Would i be better taking cuttings of those good sloe bushes and growing them on myself
    Sloe and blackthorn are the same tree - Prunus Spinosa. I'd imagine if you ringbarked a sycamore it would probably carry on growing from underneath where you ringbarked it as they are pretty resistant trees. This would probably mean the top would die out but the root system would still remain strong. Any deadwood is better than no deadwood in regards to habitat. Even if you just felled it and left the trunk lying in the dirt it could potentially become a host to many insects and mammals that live under dead wood. Pollarding it back then ring barking it would probably be the safest way of keeping it up right but you may have to ring bark it for a couple of years
    Last edited by James110; 13-12-2015 at 11:31.

  7. #7
    Cheers James, i realise Sloes and Blackthorn were the same tree.

    But sycamore doesnae really rot does it? Does it not just become a hard brittle mess? I never think sycamore are that resilent, well they definately don't like having there root covered with tons of extra soil, had to climb/fell some that had died after they altered the ground level and trees just died fairly quickly. Were a bloody nightmare to deal with, when they hit the deck just shattering was not a happy bunny when i had to section parts down.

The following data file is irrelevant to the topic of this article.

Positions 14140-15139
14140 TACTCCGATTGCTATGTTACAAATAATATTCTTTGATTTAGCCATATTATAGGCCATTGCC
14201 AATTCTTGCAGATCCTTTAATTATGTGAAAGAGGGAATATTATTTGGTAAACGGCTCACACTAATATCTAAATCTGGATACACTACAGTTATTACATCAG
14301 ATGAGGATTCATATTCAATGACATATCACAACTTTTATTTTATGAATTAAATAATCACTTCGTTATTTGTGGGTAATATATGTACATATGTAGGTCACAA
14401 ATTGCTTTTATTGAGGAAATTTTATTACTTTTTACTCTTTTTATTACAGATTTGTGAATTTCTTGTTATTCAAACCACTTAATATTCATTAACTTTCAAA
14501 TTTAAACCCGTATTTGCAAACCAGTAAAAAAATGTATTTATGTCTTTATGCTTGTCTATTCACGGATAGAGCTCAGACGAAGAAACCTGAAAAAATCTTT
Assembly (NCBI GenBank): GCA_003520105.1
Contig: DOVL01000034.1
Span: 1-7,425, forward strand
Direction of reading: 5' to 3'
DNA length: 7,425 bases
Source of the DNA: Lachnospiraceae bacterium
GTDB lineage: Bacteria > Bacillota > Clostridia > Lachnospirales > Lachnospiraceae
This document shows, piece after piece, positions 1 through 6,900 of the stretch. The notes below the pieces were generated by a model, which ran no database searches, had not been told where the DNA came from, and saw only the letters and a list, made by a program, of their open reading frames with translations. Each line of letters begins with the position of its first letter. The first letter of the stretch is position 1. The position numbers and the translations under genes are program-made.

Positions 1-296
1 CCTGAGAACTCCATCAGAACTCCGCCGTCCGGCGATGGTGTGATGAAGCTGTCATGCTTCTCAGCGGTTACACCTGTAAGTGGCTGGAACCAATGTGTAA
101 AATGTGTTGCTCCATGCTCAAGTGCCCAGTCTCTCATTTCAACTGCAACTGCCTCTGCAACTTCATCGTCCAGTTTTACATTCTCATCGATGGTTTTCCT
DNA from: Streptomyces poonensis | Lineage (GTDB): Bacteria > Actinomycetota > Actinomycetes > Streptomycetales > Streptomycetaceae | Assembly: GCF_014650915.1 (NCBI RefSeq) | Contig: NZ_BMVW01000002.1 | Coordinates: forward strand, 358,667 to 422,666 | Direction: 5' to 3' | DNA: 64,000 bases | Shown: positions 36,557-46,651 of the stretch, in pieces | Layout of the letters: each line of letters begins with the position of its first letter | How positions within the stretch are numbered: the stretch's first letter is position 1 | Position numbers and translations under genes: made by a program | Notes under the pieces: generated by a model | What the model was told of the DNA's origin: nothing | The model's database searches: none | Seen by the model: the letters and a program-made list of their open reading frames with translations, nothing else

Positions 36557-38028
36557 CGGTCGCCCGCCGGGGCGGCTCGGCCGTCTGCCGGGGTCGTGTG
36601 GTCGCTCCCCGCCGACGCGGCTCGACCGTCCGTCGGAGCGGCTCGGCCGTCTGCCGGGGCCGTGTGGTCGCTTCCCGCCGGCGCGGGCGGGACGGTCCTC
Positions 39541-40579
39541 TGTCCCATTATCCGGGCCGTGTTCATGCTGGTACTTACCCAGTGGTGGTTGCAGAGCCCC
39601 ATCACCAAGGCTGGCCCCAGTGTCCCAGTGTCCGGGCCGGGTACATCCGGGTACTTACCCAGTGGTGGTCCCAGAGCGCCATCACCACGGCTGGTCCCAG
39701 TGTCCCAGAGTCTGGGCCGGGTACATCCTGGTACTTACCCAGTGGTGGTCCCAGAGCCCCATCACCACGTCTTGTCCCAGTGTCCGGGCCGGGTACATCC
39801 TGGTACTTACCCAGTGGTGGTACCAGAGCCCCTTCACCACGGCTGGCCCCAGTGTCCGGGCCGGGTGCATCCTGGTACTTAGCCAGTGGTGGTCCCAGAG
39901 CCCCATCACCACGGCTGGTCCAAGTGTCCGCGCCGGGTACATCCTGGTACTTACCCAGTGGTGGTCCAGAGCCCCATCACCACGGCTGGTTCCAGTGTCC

Possibly thinking of getting some already rotten softwoods and hoist/tirfor them up in to the canopy and tie them in to add decent dead wood. Not 100% sure thou as never seen or hear of it being done before

  8. #8
    Sorry, I didn't mean to teach you to suck eggs! From what I've seen from working in syc woodlands it does rot down pretty well. I'd imagine that its not the best habitat as the bark on it doesn't remain solid whilst the centre rots out - like silver birch which makes great deadwood habitat. It is a coppice wood though so it will probably shoot again. Raising the ground level around most trees tends to effect them as it stops the roots from being able absorb oxygen that is in the pores of the soil.

    I spent the week before last felling ivy covered ash trees in a customers garden... spent 10 minutes felling them then 3 hours raking up the branches as they exploded upon hitting the ground.

    I guess you could buy some really low grade softwood and pile it up to create some really good deadwood habitat. I've never seen that - IMO it would be safer to get a few 3m poles and set them into the ground a few feet and have them sticking upwards to make some decent woodpecker poles? I learnt to spike up a pole that had been done like that and it was fairly solid.

  9. #9
    Dinae worry.

    Aye that the sort of things i'm thinking off, i know a couple of local estates and hopefully they'll let me scavenge some of the timber piles left round the estate that aren't quite an artic full.

    I'll mibee try leaving some then, never really seen it real rotten